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Missing AirAsia jet caps devastating year for Malaysian aviation

Indonesia's top search and rescue official said the Airbus jet likely crashed into the sea as it flew from Indonesia to Singapore. While the plane hit bad weather, its route was close to that of six other planes in the area at the time.

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    Members of Indonesia's Marine Police prepared to head out to sea in search for the missing AirAsia flight QZ8501, at Pangkal Pinang port in Sumatra Island, Monday, Dec. 29.
    AP/Tatan Syuflana
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While the search continues for the AirAsia plane that disappeared Sunday over the Java Sea, Indonesian officials say the jet carrying 162 people likely crashed into the water.

"Based on the coordinates that we know, the evaluation would be that any estimated crash position is in the sea, and that the hypothesis is the plane is at the bottom of the sea," Bambang Soelistyo, the head of Indonesia’s National Search and Rescue Agency, said at a news conference Monday.

Flight 8501 lost contact with ground controllers amid storm clouds Sunday morning on its way from Surabaya, Indonesia, to Singapore. Why the plane, an Airbus A320-200, vanished from radar screens remains a mystery, drawing comparisons to the Malaysian jet that disappeared in March.

The New York Times reports that the bad weather, which included lightning, did not appear “insurmountable for a modern airliner.” Six other planes were near Flight 8501 when it disappeared about 42 minutes after takeoff.

The Indonesian Transportation Ministry said that just before the plane vanished, one of the pilots had asked to raise its altitude to avoid a cloud. His request was turned down because another aircraft was in the way.

An Indonesia helicopter spotted two oil spills in the water on Monday, but it has yet to be determined whether they are connected to the crash, The Associated Press reports. Meanwhile, Singapore, Malaysia, and Australia – and fishermen from the Indonesian island of Belitung – have joined in the on-going search.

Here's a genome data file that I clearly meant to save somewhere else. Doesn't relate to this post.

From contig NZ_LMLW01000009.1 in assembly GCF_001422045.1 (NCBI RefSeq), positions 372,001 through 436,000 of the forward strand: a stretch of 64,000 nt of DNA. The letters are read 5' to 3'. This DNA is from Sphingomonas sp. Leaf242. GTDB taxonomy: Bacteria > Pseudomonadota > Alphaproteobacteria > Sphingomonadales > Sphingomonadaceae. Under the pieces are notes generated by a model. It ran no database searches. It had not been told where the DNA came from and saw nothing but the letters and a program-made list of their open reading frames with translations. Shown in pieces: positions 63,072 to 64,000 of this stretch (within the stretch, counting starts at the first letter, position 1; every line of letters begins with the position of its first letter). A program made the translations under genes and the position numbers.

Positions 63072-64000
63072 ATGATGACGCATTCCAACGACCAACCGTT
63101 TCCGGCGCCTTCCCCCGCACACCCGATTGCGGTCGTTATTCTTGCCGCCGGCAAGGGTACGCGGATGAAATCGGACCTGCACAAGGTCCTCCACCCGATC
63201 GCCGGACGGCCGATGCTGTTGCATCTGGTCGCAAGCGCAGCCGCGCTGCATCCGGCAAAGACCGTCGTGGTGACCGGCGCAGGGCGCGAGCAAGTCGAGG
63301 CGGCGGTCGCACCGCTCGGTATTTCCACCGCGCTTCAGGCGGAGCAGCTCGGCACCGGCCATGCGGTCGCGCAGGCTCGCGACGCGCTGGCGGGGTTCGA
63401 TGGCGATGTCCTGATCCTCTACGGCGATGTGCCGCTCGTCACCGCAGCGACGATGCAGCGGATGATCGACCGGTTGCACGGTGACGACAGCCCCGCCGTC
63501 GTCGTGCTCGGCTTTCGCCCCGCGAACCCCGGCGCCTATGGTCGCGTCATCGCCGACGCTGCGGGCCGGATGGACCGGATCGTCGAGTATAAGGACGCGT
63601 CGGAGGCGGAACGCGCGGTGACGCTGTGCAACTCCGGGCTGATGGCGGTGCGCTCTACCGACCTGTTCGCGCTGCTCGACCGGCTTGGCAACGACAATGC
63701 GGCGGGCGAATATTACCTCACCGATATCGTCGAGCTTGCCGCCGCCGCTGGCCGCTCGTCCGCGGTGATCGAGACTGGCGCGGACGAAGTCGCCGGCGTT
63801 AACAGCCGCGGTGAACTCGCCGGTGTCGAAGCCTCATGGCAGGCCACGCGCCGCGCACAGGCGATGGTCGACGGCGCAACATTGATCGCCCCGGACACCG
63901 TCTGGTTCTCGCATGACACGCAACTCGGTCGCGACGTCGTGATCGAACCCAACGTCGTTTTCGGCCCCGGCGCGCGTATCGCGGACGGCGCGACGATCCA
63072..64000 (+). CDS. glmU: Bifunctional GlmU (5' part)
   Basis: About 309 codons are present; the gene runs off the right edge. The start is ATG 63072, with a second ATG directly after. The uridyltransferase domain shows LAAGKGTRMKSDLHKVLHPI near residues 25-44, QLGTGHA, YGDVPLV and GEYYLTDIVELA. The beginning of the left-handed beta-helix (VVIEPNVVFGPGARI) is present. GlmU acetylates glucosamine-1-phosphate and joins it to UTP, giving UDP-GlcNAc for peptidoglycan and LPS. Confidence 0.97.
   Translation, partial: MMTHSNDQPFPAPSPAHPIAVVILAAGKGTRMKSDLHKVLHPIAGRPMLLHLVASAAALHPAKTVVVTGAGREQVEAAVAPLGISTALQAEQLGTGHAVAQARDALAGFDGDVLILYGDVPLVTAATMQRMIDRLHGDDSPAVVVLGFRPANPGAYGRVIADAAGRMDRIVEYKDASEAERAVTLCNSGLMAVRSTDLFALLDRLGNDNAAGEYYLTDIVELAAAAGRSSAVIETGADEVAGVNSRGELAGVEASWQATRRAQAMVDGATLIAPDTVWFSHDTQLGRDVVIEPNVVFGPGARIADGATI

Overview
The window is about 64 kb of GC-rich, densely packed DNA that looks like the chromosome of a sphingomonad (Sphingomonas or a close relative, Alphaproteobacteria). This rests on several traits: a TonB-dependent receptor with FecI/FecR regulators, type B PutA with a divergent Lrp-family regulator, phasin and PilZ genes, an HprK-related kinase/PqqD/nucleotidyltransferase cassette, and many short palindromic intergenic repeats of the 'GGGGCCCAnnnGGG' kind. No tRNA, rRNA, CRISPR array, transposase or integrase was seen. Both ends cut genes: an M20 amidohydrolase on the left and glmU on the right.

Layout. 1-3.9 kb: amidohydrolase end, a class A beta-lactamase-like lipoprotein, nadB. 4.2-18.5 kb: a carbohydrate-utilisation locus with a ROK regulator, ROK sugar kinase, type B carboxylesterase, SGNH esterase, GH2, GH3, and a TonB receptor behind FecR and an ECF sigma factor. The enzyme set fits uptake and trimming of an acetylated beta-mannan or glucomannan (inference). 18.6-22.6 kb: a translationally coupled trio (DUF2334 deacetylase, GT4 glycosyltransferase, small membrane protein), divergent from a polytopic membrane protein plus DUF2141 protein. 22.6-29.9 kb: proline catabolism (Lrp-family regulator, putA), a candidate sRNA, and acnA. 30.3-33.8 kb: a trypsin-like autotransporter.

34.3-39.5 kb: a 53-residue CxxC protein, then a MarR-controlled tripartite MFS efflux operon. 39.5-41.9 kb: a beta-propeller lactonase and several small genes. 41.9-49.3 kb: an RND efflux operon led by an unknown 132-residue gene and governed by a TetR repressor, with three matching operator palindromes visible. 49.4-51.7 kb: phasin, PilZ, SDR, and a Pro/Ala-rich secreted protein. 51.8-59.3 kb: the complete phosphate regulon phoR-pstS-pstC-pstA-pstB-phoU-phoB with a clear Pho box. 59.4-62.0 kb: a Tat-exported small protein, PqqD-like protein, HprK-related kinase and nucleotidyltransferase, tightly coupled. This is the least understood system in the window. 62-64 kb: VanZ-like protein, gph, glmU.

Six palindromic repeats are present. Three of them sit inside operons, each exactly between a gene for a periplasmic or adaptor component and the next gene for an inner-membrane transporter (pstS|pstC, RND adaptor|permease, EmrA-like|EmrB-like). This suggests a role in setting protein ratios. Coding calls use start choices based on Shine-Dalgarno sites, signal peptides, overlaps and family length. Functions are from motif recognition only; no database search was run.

"This is our biggest search operation that we have ever done,” Indonesian Vice President Jusuf Kallah told reporters in Surabaya, according to the Straits Times, a Singapore-based newspaper. Mr. Kallah appealed to families of the passengers to remain patient.

The disappearance and suspected crash of Flight 8501 – which was operated by the Indonesian affiliate of AirAsia, a Malaysia-based budget carrier formed in 2001 – caps an incredibly tragic year for Malaysian aviation. As The New York Times reports:

No other aviation disasters this year come close to the Malaysian tragedies as measured by lives lost. The next deadliest crash of 2014 involved an Algerian jetliner that crashed into the desert in Mali in July, killing all 116 people on board, according to the foundation’s Aviation Safety Network.

In March, Malaysia Airlines Flight 370 disappeared over the Indian Ocean with 239 people aboard. Another Malaysia Airlines jet with 298 passengers and crew was shot down over eastern Ukraine in July.

"Until today, we have never lost a life," AirAsia CEO Tony Fernandes told reporters in Jakarta. "But I think that any airline CEO who says he can guarantee that his airline is 100 percent safe, is not accurate."

But the missing plane could be even more detrimental for Indonesia. Reuters reports that the disappearance of the flight threatens the work of Indonesia’s aviation authorities, who have tried to improve the booming industry’s safety reputation in recent years.

But, despite recent improvements, the air safety record of Southeast Asia's most populous nation remains patchy.

A spate of fatal accidents in the 2000s that culminated in the crash of an Adam Air Boeing 737-400 on Jan. 1 2007, killing all 102 passengers on board, led to a blanket ban on all Indonesian-based airlines from flying to the European Union. …

"Indonesia has had a questionable safety record. This will once again raise questions about how safe Indonesian airlines are," said Greg Waldron, Asia Managing Editor at Flightglobal, an industry data and news service.

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